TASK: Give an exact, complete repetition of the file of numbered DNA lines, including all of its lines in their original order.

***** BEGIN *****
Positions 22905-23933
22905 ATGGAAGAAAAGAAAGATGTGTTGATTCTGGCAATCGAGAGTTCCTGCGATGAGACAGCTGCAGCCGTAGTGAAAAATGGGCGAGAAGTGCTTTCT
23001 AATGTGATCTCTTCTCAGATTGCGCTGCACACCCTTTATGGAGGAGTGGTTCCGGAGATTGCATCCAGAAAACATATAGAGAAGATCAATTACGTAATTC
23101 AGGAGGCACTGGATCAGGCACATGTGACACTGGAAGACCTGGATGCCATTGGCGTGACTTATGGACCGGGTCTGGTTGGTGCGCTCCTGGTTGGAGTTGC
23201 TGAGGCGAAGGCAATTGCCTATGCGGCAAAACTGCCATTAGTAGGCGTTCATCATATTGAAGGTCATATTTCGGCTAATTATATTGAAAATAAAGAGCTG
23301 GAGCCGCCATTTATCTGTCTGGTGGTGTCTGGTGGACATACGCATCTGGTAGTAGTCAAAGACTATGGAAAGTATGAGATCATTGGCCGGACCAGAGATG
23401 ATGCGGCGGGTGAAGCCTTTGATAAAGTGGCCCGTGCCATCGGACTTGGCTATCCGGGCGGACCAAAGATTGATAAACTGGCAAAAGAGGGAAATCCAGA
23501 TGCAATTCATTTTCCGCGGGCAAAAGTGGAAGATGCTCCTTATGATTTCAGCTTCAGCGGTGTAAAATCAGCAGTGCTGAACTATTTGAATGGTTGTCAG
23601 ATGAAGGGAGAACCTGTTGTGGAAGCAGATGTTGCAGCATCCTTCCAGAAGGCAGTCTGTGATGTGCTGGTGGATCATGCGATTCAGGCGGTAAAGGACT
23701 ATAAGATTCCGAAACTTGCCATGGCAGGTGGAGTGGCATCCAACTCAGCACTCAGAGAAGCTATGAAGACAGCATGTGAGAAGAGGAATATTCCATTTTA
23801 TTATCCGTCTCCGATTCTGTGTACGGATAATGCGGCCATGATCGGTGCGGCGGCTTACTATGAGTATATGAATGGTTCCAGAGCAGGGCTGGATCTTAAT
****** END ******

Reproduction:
Positions 22905-23933
22905 ATGGAAGAAAAGAAAGATGTGTTGATTCTGGCAATCGAGAGTTCCTGCGATGAGACAGCTGCAGCCGTAGTGAAAAATGGGCGAGAAGTGCTTTCT
23001 AATGTGATCTCTTCTCAGATTGCGCTGCACACCCTTTATGGAGGAGTGGTTCCGGAGATTGCATCCAGAAAACATATAGAGAAGATCAATTACGTAATTC
23101 AGGAGGCACTGGATCAGGCACATGTGACACTGGAAGACCTGGATGCCATTGGCGTGACTTATGGACCGGGTCTGGTTGGTGCGCTCCTGGTTGGAGTTGC
23201 TGAGGCGAAGGCAATTGCCTATGCGGCAAAACTGCCATTAGTAGGCGTTCATCATATTGAAGGTCATATTTCGGCTAATTATATTGAAAATAAAGAGCTG
23301 GAGCCGCCATTTATCTGTCTGGTGGTGTCTGGTGGACATACGCATCTGGTAGTAGTCAAAGACTATGGAAAGTATGAGATCATTGGCCGGACCAGAGATG
23401 ATGCGGCGGGTGAAGCCTTTGATAAAGTGGCCCGTGCCATCGGACTTGGCTATCCGGGCGGACCAAAGATTGATAAACTGGCAAAAGAGGGAAATCCAGA
23501 TGCAATTCATTTTCCGCGGGCAAAAGTGGAAGATGCTCCTTATGATTTCAGCTTCAGCGGTGTAAAATCAGCAGTGCTGAACTATTTGAATGGTTGTCAG
23601 ATGAAGGGAGAACCTGTTGTGGAAGCAGATGTTGCAGCATCCTTCCAGAAGGCAGTCTGTGATGTGCTGGTGGATCATGCGATTCAGGCGGTAAAGGACT
23701 ATAAGATTCCGAAACTTGCCATGGCAGGTGGAGTGGCATCCAACTCAGCACTCAGAGAAGCTATGAAGACAGCATGTGAGAAGAGGAATATTCCATTTTA
23801 TTATCCGTCTCCGATTCTGTGTACGGATAATGCGGCCATGATCGGTGCGGCGGCTTACTATGAGTATATGAATGGTTCCAGAGCAGGGCTGGATCTTAAT